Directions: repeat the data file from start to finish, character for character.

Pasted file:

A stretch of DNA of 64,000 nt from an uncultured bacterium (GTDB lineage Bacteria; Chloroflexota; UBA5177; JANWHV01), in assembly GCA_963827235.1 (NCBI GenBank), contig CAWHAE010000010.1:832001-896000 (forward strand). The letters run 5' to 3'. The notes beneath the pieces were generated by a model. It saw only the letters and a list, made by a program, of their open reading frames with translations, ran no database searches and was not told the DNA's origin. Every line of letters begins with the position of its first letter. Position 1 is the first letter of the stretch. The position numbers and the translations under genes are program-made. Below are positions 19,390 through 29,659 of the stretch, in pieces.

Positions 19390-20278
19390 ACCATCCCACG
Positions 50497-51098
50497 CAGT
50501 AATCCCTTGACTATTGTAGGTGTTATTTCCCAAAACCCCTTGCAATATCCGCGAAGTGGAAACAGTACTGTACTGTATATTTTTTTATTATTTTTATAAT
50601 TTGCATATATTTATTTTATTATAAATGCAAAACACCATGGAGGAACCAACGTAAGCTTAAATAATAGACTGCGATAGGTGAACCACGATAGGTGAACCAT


A stretch of DNA of 64,000 nt from an uncultured bacterium (GTDB lineage Bacteria; Chloroflexota; UBA5177; JANWHV01), in assembly GCA_963827235.1 (NCBI GenBank), contig CAWHAE010000010.1:832001-896000 (forward strand). The letters run 5' to 3'. The notes beneath the pieces were generated by a model. It saw only the letters and a list, made by a program, of their open reading frames with translations, ran no database searches and was not told the DNA's origin. Every line of letters begins with the position of its first letter. Position 1 is the first letter of the stretch. The position numbers and the translations under genes are program-made. Below are positions 19,390 through 29,659 of the stretch, in pieces.

Positions 19390-20278
19390 ACCATCCCACG
Positions 50497-51098
50497 CAGT
50501 AATCCCTTGACTATTGTAGGTGTTATTTCCCAAAACCCCTTGCAATATCCGCGAAGTGGAAACAGTACTGTACTGTATATTTTTTTATTATTTTTATAAT
50601 TTGCATATATTTATTTTATTATAAATGCAAAACACCATGGAGGAACCAACGTAAGCTTAAATAATAGACTGCGATAGGTGAACCACGATAGGTGAACCAT